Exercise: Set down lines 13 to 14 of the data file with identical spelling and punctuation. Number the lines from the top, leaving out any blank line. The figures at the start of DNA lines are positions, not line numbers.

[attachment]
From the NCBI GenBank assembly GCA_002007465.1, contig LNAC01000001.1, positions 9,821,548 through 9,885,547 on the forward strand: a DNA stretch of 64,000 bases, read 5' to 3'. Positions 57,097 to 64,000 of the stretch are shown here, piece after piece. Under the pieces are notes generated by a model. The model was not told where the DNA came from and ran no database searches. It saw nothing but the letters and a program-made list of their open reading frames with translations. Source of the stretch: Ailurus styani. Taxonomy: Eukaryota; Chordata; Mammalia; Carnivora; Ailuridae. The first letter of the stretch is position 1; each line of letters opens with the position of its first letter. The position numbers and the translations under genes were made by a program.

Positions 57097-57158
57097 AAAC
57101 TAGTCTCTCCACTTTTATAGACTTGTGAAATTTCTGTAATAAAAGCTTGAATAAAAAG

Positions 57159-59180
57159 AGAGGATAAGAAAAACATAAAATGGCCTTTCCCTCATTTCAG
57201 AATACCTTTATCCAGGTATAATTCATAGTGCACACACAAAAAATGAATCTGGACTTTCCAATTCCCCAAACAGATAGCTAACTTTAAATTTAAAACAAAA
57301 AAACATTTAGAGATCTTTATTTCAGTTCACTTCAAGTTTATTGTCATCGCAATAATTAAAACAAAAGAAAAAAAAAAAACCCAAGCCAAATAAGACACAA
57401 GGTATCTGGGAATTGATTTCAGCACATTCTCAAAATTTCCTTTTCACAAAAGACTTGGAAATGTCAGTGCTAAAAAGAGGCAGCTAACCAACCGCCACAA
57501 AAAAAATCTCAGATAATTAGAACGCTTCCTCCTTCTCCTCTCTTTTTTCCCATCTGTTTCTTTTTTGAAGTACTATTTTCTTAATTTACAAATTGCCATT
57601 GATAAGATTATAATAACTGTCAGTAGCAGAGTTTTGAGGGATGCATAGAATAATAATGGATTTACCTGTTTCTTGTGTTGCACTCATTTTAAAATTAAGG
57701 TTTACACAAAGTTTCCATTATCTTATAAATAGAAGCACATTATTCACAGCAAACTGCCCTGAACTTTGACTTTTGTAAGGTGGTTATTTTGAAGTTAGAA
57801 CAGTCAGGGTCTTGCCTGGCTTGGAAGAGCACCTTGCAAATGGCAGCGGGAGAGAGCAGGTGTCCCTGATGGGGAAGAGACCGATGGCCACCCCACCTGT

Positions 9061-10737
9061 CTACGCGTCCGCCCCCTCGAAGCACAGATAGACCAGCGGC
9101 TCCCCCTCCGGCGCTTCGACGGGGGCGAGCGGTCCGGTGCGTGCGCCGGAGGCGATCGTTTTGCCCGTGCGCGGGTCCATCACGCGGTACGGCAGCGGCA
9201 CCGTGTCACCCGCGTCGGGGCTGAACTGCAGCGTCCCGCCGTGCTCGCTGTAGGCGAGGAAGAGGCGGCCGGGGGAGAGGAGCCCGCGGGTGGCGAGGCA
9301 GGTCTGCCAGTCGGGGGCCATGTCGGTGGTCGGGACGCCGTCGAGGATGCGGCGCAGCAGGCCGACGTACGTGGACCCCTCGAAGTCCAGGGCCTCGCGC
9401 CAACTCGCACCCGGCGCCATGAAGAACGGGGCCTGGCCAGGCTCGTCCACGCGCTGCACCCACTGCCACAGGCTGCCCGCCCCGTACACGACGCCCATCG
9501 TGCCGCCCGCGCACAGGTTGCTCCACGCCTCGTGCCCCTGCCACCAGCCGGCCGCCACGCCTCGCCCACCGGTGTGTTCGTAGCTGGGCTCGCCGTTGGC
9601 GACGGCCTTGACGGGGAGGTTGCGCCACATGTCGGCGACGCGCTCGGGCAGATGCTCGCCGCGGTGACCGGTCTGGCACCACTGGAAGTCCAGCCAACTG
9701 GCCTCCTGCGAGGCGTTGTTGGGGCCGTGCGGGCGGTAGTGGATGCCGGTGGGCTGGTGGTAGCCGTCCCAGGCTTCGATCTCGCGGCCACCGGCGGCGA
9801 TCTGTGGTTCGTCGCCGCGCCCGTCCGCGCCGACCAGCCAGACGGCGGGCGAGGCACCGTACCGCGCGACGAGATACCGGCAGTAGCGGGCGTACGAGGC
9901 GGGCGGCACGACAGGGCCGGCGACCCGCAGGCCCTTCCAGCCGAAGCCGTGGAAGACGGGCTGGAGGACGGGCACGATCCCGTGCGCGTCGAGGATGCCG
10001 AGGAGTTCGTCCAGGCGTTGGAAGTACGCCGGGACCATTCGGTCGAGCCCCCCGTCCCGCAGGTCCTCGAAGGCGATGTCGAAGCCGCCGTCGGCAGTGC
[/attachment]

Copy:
57801 CAGTCAGGGTCTTGCCTGGCTTGGAAGAGCACCTTGCAAATGGCAGCGGGAGAGAGCAGGTGTCCCTGATGGGGAAGAGACCGATGGCCACCCCACCTGT

Positions 9061-10737